It's not a trick that works every time, or even the thought process that most filmmakers are using, but you'll probably get something interesting by taking a story that has been done a lot and then adding twenty years or so to the main character's age. Sure, it may seem like suicide commercially, but you'll wind up with a terrific character actor in the lead, new challenges and solutions in the story, and the chance for nifty juxtapositions. It makes…
It's kind of tacky to review a documentary like one is grading an English paper, but somewhere about two-thirds the way through Up From the Streets, I noticed that a half-dozen people had referred to "Mardi Gras Indians" as an influence on various musicians but aside from the occasional cut-away, the filmmakers never get into what that group's deal is, which is even stranger when you consider that this 105-minute movie has at least 18 chapter titles, so maybe there…
A nifty, disorienting sort of horror movie which has the neat idea of combining hypnosis and possession, creating a sense of lack of control and disconnection that many other films like this lack. It's a fascinating way to make what seems very small into something tremendously tense.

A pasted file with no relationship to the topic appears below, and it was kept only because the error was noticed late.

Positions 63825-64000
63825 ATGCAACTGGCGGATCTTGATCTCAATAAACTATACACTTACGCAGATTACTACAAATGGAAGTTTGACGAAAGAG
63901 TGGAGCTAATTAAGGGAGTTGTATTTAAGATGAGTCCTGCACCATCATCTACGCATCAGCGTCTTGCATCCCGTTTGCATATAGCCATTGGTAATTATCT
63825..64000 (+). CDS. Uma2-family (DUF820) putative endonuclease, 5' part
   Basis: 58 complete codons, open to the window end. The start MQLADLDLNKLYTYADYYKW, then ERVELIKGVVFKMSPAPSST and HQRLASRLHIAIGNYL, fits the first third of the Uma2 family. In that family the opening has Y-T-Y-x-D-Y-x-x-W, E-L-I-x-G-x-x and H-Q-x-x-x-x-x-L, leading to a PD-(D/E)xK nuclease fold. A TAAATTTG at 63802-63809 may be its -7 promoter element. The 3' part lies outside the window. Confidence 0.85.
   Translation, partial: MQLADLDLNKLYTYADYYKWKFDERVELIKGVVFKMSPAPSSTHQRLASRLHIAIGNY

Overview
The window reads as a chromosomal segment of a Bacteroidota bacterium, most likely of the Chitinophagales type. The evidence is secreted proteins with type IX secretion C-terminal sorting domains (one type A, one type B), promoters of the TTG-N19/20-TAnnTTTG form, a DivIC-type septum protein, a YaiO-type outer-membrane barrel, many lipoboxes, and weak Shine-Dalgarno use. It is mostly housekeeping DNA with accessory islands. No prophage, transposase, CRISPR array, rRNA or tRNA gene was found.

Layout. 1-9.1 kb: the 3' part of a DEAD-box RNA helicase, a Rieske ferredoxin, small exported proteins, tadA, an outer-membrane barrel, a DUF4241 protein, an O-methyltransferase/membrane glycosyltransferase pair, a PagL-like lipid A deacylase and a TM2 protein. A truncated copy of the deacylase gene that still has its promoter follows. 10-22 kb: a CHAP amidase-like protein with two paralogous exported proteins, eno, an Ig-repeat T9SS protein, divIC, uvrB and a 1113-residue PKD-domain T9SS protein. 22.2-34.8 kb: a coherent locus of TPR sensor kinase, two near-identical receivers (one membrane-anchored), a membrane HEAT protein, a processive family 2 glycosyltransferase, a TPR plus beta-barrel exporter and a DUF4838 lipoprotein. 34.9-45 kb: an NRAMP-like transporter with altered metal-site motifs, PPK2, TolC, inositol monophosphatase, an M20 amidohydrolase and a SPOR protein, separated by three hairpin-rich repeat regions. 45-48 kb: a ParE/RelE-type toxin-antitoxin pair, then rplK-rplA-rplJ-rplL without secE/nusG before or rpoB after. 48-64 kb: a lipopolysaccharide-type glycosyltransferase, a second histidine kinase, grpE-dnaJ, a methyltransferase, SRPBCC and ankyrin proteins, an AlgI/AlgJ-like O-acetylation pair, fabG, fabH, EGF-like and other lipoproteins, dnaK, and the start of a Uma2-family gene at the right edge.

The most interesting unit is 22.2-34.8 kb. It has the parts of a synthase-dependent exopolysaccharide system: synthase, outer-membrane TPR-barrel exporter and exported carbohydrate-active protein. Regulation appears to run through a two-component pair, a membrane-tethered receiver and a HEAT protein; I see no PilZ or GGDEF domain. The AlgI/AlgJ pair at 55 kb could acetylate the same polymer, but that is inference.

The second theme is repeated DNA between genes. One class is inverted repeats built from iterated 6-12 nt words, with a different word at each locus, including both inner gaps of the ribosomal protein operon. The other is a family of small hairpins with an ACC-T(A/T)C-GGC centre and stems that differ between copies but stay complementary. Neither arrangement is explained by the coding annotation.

It's an unnerving look, too, shot on 16mm in brutalist, run-down locations, with tons of smoke that makes a room both claustrophobic and infinite. The sound is peculiar and synth-y, too loud and out of sync, but it fits, even if it is also often very jarring.
One of the ways you can tell how good Lauren Greenfield is at this sort of picture is that she's able to highlight how magnetic and seductive a subject like Imelda Marcos is while laying the groundwork for how tremendously destructive she can be. This could play like trucking the audience, but instead she's just bringing this thing out and cleaning off the surface until a more clear picture emerges.